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THE GAPERS HISTORIC TOUR - 27th MARCH 2014

Before we start our report on the 13th running of The Gapers Historic Tour, we would like to say a few words about a wonderful old car museum we discovered during our weekend in Belgium. The name is Bossaert and it is located on the main N8 road which runs from Veurne to Ypres, the address being Tempelare 12 B-8647 Reninge www.oldtimermuseum.be The museum is privately-run and was started in the 1960’s by the Bossaert family. It has a magnificent collection of over 95 cars and 25 motorcycles, with many unique models all tastefully displayed in a large hall. A visit here is well worth the journey. We even found a Time Control board there from The 3 Castles Trial! - now how did that get there?

Now to the Tour. A full entry of 150 cars assembled at the usual start venue of the De Hollemeersch in Dranouter. This hotel is close to the Kemmelberg sprint course and sits high on the hill, overlooking the valley that played a large part in the World War 1 activities. After a filling continental breakfast, there was time to mark up the very comprehensive road book with instructions in Dutch, French and English. Even the distances were in kms and miles - a lot of attention to detail here. As with other Continental events, there were 12 pictures of signs or parts of buildings that had to be recorded on the time card in the order they were passed. Also, at certain junctions a solid black box is shown on the tulip instruction - here the first 3 letters of the road name are also to be recorded. Cars with more than two people on board do have an advantage with the extra eyes!

The first car left Main Control 1 at 09.15 hours, heading in south-westerly direction, taking in some very testing and interesting roads. A new feature for the route this year was that 70% of the tour would take place on French roads. Passing through Loker, Rodeberg and Westouter, we headed for the outskirts of Poperinge - better known to the English soldiers as Pops. From here, we were crossing the French-Belgian border with constant regularity with road names changing from Weg to Rue - all good fun! From Boeschepe in France, the roads became hillier and this gave us some stunning views of the countryside - even the odd WW1 concrete pill box still sitting by the roadside! The route now ran along a very nice ridge road before dropping down on the D318 into the small town of St. Jans Cappel, where the sports hall was used for the first drinks’ stop of the tour.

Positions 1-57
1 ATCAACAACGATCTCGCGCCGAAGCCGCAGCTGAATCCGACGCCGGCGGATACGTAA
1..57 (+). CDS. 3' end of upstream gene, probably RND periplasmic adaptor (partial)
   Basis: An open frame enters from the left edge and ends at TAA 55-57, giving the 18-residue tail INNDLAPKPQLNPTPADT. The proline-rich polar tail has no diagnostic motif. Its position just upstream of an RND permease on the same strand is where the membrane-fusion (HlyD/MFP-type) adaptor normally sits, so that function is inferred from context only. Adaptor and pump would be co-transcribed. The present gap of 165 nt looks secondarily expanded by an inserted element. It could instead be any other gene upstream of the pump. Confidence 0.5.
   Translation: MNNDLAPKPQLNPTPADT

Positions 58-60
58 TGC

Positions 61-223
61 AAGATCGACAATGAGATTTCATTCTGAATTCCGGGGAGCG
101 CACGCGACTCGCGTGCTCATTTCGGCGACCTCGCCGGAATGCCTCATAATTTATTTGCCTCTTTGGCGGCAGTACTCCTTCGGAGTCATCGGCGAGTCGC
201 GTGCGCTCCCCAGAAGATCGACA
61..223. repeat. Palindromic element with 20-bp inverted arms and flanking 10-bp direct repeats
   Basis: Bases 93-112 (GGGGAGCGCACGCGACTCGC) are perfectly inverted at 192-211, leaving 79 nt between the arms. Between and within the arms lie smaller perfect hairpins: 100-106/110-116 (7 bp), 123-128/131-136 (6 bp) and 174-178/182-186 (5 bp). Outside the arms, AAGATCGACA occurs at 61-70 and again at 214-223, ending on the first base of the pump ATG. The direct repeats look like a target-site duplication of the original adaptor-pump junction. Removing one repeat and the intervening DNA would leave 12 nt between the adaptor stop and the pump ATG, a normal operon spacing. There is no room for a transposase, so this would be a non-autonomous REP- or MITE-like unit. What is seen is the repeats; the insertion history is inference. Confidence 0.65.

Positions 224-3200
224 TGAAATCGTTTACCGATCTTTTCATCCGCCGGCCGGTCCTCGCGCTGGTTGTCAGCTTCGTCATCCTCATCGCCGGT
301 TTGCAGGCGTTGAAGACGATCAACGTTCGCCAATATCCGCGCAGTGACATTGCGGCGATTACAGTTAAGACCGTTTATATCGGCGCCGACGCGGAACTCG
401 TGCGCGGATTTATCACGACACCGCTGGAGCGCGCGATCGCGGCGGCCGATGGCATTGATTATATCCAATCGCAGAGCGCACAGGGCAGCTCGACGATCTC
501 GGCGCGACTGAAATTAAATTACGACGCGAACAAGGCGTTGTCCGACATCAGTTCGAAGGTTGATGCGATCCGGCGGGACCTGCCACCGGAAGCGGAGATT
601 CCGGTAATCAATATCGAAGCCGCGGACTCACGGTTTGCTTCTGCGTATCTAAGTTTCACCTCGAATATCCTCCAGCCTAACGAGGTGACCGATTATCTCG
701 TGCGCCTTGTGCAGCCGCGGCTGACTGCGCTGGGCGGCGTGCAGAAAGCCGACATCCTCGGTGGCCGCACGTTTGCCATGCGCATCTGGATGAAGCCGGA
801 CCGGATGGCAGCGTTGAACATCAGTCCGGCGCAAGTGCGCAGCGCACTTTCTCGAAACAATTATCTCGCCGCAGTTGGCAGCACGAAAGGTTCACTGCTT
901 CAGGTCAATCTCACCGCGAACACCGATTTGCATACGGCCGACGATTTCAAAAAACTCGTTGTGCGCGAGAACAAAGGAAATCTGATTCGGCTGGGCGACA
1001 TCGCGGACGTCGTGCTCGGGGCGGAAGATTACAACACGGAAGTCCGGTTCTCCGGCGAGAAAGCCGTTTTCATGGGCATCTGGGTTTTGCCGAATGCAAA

Back to the action and more changes of country took place as we passed through Meteren - a very good job there are no longer any border crossings to be dealt with - our passports would have been worn out by the end of the day! Next on the agenda came La Rouge Croix, which was followed by some very interesting 3-ply roads that were very reminiscent of Wales. The next place of note was Hondegem, which then led the route to the lunch halt at Hazebrouck. The chosen watering-hole was a huge bowling alley with a superb function room and, at midday, the French staff served a fantastic cold buffet lunch to all the competitors and organisers with military precision.

In order to keep convoys of cars to the minimum, the team issued each crew with a time when the second part of the roadbook could be collected - another great idea! With that marked up, we left Hazebrouck behind and continued in a northerly direction via Les Cinq Rues. Still heading north via Terdeghem, the roads became very challenging - with countless 90 degree bends. A short hop back into Belgium at Watou and – yes! - you have guessed - right back for another crossing to France at Houterque.

From here we passed through the village of windmills that were very scenic in the afternoon sun. More Welsh-type 3-ply roads brought the route to a short run on the main N308. Near the village of Proven, organiser Vincent had set up a control to collect our time cards. So, no more clues to look for now and we can enjoy the roads and countryside to the next drink stop at Poperinge. The local sports hall was used for this rest break, which again was very suitable for the large entry. There was an enforced break until 16.30 hours here, as one of the chosen roads was being used for a cycle race - but no problems as the rest in the sun was very welcome!

From Poperinge, the route headed due south and into the small town of Kemmel, which was soon followed by the return to start hotel. At 18.15 hours the awards were presented and we had managed to finish 34th out of 150 and picked up the award for the furthest-travelled competitor. Congratulations to Vincent, Dirk and all the members of the Kemmel Club for putting on another fantastic tour! A route of 170 km with 289 tulip diagrams on very quiet country roads in both countries was just the right recipe. The roadbooks and paperwork were first-class and distances matched our Brantz meter to the hundredth. For an entry fee of just €70 for a crew of 2 that included the tour, souvenir rally plate, drinks, breakfast and lunch, we considered this excellent value and would recommend other UK crews to take a trip across the Channel and sample one of the Kemmel events.

More information can be found on www.kemmelhistoric.be and www.classictourdiary.co.uk

 

Our sincere thanks to Peter Fieldhouse for all his help editing and proof-reading this report.

 

Hilary and Mike Stratton plus Dippy

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